Imagine being told you have cancer and the beginning of your treatment coincides with the start of a global pandemic. That was the reality for one Newport college student and his family.

Connor Maxwell is currently a sophomore at SUNY Cobleskill and is an avid baseball player and fan. His father is a baseball coach and his brothers also play baseball. The Maxwell family is synonymous with baseball and class, according to the author of a post on Notre Dame High School's Baseball page.

On March 3rd, 2020 Connor and his family got the diagnosis of testicular cancer and on March 4th has surgery to remove the tumor. As a follow up, the physicians did a follow-up scan and discovered the cancer had spread to his lymph nodes next to the aorta artery. A chest scan identified a nodule in the right lung, which could be cancer or not. Given the aggression of the cancer, Connor and his family were told that he would have to begin chemotherapy immediately. At the same time Coronavirus was starting to wreak havoc on the nation.

Due to Connor's weakened immune system and cancer treatments the whole family decided to self-isolate and did so for the duration of the therapy, 63 days. Connor's father, Mark Maxwell, tells WIBX "When people started to find about this everyone called, text, or Facebooked us sending prayers and positive thoughts."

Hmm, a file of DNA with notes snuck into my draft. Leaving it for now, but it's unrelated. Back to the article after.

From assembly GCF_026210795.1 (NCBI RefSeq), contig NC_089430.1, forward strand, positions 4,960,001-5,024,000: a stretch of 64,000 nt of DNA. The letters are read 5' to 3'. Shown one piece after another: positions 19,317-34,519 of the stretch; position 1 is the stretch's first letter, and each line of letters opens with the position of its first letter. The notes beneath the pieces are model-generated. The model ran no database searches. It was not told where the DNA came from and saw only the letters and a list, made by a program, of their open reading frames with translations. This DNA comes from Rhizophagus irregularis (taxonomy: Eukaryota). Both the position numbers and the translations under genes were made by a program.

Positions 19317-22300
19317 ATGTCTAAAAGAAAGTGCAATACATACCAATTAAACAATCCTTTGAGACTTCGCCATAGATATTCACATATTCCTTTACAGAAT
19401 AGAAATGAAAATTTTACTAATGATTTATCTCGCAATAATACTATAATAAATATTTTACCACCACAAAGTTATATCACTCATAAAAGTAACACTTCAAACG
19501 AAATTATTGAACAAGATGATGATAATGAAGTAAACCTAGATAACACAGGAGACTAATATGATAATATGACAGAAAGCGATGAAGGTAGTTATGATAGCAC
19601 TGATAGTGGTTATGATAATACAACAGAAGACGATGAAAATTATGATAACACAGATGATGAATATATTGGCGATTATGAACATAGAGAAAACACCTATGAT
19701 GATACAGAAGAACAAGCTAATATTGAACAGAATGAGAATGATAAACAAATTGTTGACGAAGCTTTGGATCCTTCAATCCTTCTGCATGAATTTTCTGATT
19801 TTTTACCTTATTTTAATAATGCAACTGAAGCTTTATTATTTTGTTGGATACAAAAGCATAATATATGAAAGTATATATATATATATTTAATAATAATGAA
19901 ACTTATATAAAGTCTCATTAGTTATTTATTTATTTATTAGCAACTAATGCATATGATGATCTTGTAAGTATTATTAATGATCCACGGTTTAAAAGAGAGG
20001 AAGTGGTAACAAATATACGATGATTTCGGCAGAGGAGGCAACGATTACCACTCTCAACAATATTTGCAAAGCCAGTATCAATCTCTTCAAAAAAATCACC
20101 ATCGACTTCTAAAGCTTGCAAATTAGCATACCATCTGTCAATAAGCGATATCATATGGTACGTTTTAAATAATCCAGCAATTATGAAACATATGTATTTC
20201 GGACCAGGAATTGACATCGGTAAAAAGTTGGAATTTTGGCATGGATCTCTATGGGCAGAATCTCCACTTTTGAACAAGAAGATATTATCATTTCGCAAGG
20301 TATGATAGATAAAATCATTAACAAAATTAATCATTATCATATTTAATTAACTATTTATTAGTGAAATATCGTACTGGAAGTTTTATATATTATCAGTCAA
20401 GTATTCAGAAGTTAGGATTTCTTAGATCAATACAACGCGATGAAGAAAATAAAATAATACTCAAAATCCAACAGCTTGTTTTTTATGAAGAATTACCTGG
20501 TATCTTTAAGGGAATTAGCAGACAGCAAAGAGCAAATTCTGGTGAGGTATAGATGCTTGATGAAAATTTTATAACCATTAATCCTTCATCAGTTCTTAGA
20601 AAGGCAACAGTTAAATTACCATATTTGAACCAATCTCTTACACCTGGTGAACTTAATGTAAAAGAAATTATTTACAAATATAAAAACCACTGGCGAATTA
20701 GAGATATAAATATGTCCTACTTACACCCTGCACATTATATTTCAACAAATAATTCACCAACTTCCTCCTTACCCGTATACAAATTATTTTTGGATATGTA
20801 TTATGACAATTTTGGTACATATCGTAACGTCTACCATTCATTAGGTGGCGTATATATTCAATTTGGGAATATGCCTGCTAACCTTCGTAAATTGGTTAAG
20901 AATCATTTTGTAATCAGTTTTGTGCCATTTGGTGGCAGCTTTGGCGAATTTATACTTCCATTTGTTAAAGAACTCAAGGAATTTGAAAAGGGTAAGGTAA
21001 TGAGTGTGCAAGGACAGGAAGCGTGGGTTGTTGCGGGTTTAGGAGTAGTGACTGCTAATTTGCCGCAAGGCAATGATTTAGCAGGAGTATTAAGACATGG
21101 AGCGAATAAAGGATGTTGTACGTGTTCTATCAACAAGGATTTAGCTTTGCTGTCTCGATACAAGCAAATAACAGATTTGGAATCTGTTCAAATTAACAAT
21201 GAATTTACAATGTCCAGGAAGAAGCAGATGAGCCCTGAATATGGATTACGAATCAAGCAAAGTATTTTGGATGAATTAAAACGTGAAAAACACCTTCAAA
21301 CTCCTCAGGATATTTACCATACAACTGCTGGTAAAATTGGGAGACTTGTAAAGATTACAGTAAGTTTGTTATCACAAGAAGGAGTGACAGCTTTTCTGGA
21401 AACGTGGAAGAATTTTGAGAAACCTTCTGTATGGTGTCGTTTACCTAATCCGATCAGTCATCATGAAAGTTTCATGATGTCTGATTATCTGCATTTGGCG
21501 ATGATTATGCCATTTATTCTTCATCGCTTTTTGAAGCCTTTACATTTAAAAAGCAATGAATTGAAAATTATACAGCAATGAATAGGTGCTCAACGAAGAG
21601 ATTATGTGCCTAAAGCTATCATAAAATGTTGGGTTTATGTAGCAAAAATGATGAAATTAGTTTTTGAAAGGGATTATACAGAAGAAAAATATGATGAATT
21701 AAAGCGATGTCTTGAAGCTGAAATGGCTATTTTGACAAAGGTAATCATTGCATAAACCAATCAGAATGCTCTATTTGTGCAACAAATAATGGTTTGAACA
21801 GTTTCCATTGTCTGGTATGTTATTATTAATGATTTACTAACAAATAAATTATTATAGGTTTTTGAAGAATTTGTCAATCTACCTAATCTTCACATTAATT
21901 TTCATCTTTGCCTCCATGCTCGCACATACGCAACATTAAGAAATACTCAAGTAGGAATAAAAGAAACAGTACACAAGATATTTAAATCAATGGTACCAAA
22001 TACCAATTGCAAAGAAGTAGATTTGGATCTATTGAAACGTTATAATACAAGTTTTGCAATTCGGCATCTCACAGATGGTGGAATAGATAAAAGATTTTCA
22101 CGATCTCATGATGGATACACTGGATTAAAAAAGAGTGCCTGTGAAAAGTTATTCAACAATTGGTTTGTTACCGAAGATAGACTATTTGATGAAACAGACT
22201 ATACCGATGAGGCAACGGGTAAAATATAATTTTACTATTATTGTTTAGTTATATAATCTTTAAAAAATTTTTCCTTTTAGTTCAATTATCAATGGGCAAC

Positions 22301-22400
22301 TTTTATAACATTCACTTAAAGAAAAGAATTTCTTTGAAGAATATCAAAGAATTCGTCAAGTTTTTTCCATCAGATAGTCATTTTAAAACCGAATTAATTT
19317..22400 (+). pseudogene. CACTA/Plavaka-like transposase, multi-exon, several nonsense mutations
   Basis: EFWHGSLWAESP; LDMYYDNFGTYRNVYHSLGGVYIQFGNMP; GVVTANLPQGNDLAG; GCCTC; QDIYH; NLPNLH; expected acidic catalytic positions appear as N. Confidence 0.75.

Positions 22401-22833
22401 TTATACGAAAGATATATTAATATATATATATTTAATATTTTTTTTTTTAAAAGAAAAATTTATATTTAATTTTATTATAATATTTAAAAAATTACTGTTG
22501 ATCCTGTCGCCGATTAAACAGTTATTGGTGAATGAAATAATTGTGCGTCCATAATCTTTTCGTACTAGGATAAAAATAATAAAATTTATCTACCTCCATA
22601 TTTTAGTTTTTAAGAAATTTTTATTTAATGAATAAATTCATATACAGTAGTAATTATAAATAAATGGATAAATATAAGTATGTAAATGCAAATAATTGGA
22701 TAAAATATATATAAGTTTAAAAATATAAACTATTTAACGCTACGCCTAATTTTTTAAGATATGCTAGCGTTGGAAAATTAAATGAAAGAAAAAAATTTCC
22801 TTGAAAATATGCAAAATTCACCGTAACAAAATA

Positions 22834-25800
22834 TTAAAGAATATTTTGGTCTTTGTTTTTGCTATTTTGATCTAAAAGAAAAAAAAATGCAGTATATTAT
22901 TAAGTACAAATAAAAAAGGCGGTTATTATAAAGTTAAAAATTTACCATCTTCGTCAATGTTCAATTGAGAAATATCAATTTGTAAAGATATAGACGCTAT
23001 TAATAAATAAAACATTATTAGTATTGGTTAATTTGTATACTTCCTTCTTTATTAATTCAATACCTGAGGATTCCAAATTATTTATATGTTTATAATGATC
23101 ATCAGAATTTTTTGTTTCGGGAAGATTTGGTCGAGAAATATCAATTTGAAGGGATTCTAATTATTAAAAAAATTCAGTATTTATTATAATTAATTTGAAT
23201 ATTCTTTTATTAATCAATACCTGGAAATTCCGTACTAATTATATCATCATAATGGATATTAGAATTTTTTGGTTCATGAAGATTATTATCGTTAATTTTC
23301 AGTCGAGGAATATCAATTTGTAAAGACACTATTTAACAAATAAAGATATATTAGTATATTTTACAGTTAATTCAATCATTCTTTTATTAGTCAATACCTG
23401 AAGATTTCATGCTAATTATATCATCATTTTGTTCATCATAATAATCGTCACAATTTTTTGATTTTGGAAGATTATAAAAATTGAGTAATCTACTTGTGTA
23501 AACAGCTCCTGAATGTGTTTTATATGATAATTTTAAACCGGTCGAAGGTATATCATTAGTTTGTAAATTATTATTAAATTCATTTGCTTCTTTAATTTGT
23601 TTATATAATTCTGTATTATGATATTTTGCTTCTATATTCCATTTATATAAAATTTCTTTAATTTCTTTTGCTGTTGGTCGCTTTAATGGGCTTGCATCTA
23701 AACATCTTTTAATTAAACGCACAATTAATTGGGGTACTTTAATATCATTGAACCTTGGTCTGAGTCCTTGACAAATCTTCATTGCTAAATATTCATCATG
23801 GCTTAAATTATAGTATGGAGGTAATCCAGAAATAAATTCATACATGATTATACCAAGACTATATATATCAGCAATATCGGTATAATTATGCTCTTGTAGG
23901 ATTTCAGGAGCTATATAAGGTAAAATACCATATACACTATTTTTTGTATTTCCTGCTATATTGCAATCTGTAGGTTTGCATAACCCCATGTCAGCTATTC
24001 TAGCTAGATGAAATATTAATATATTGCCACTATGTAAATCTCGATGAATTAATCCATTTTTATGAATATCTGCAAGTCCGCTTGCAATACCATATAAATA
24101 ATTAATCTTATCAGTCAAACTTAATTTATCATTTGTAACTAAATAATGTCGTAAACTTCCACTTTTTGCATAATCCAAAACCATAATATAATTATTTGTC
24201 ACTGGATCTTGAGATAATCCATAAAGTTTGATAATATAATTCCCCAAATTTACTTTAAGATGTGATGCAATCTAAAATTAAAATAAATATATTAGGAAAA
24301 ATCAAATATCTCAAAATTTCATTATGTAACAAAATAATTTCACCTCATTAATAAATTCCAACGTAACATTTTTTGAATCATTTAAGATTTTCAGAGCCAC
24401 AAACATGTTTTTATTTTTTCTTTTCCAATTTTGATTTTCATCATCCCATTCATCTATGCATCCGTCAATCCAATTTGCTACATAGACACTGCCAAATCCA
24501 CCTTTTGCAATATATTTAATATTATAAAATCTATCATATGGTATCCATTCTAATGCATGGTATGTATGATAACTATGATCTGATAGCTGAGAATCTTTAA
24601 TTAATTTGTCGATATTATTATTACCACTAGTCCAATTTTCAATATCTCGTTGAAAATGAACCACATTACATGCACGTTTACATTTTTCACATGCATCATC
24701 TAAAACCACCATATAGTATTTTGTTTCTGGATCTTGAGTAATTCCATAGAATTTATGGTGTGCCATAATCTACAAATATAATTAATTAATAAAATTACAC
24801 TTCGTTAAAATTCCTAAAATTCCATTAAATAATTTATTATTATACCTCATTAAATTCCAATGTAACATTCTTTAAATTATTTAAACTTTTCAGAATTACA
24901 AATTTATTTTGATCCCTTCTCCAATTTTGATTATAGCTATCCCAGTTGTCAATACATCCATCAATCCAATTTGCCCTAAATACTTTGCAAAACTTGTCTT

Mark Maxwell was even further moved by the gestures of community members when he found out that a 'GoFundMe' page was established on the families behalf. The page was created on April 18th, 2020 and the total amount raised as of Thursday, June 11th, 2020 is over $26,000.

Maxwell says, "We are so thankful for such a supportive community, family and friends. We just wanted to say thank you to everyone somehow." You can help support the family by visiting From the whole Maxwell family including Mark (Dad), Rhonda (Mom), Jayson, Aidan and Isaac (all brothers) and Connor himself the generosity is truly appreciated. There support of one another speaks volumes and we wish Connor a speedy recovery. Mark Maxwell also wanted to take the opportunity to make people aware of the prevalence of testicular cancer and hopefully by sharing the story will encourage others to get tested.

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